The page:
No community in the past or now was totally self-sufficient, and money enabled individuals to communicate with other communities. In reaction to unique social and political contexts, people used various forms of currency to mobilize resources. It moved along the trade routes which decreased risks, and developed alliances and friendships.
The abundant and near-universal evidence of exotic commodities transportation across varied locations inhabited by people who were independent of one another – from hunter-gatherers to pastoralists, farmers, and city dwellers – demonstrates the importance of currency as a unifying force. It’s as if there was a universal language that everyone could understand.
For example, the effective global trade through trade routes, Americans from the Early Formative Period, which lasted from 1450 to 500 B.C., utilized obsidian, mother-of-pearl shell, iron ore, and two types of pottery as currency to trade across the Americas. Between 700 and 1450 A.D., the Maritime Silk Road commerce joined Europeans, Asians, and Africans in a worldwide trade that was both revolutionary and essential.
In 2012, a person found a 600-year-old Chinese Yongle Tongbao coin at the ancient Kenyan trade port Manda in the Indian Ocean during his own excavation efforts. Chinese coins were little copper and silver disks with a hole in the center, allowing them to be worn on a belt. Emperor Yongle of the Ming Dynasty minted this coin.
Nearly 80 years before Vasco da Gama arrived in India from Portugal, he was interested in politics and commerce missions to the areas beyond the South China Sea and dispatched Admiral Zheng He to explore those shores.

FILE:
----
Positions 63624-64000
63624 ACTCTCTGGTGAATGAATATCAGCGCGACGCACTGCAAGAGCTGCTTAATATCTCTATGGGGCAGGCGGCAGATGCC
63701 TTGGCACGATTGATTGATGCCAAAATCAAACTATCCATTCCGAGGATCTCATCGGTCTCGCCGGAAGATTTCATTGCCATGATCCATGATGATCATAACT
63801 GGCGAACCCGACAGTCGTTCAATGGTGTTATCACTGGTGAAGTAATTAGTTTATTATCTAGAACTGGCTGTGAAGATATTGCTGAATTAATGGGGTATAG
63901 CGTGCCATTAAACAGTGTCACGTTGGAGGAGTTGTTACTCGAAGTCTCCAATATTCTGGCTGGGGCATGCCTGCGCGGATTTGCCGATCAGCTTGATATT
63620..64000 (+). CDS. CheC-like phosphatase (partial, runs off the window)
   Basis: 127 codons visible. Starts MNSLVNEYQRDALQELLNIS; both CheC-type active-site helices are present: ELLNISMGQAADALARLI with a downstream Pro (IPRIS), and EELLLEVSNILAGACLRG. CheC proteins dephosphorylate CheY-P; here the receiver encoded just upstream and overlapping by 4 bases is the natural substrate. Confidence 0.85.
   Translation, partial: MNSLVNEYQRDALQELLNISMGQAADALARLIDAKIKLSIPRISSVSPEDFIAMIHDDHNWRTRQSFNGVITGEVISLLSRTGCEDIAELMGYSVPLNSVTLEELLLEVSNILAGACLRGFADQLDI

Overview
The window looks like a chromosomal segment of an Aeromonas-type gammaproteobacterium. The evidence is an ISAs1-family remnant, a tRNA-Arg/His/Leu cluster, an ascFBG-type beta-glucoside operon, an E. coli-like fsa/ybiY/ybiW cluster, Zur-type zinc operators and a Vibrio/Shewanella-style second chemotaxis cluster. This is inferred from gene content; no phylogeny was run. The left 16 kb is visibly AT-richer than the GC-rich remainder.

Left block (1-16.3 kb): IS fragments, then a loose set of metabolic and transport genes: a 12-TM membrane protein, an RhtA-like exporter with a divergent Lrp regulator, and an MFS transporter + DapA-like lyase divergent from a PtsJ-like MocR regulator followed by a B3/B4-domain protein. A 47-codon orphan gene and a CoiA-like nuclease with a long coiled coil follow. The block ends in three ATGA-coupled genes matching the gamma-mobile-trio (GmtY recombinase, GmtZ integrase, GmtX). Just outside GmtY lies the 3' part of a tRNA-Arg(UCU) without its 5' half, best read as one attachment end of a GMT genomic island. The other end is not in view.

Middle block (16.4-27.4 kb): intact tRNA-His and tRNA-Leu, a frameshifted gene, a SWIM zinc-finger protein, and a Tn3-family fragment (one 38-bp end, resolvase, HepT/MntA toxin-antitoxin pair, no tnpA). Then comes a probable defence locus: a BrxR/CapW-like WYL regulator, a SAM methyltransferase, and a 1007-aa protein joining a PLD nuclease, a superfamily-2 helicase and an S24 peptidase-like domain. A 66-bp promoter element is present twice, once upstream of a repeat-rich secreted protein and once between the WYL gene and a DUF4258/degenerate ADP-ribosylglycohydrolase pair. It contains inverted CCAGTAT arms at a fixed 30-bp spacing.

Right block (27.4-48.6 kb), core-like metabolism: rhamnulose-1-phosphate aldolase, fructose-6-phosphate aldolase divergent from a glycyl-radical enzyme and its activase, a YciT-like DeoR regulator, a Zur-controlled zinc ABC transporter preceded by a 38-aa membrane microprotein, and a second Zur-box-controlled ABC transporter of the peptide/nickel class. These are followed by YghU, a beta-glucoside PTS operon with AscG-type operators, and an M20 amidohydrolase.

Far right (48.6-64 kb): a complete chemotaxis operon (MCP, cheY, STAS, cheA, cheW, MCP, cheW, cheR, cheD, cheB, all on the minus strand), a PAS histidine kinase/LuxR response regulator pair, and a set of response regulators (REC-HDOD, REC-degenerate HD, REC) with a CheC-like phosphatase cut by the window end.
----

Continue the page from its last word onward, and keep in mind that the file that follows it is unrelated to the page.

Archaeological finds like this one demonstrate Africa’s participation in Indian Ocean commercial connections and trade routes. They also offer indications of the emergence of market economies based on cash money at this time. Local merchants and rulers of the local Swahili followed Islam and maintained external contacts with other Indian Ocean traders throughout the East African coast.
They intended to make business transactions easier, and merchants from the Near East and South Asia already had their own Rolodexes of contacts. Coinage was not only a local activity, but also a means of leaving a calling card, a signature, and a symbolic representation of ties.
Currency’s impact is dual-edged, as history has shown: it permitted the flow of goods and services, migration, and settlement among strangers. It enriched some while hastening the development of socioeconomic and other divisions.
The present relationship between China and Africa, which is much more entangled and unequal than when Admiral Zheng was alive, follows the same trends(trade routes). He originally sent coins from China as a diplomatic gesture, a symbol of camaraderie across the chasm between the two countries.
Cash currency distinguishes the rich from the poor, the developed from the developing, and the global north from the emerging global south in today’s world. Money is both personal and impersonal, and the formalization of money as a measure of society’s well-being and sustainability is now related to global inequity. Even as cash evolves in the digital era, its purposes would be familiar to our ancestors.
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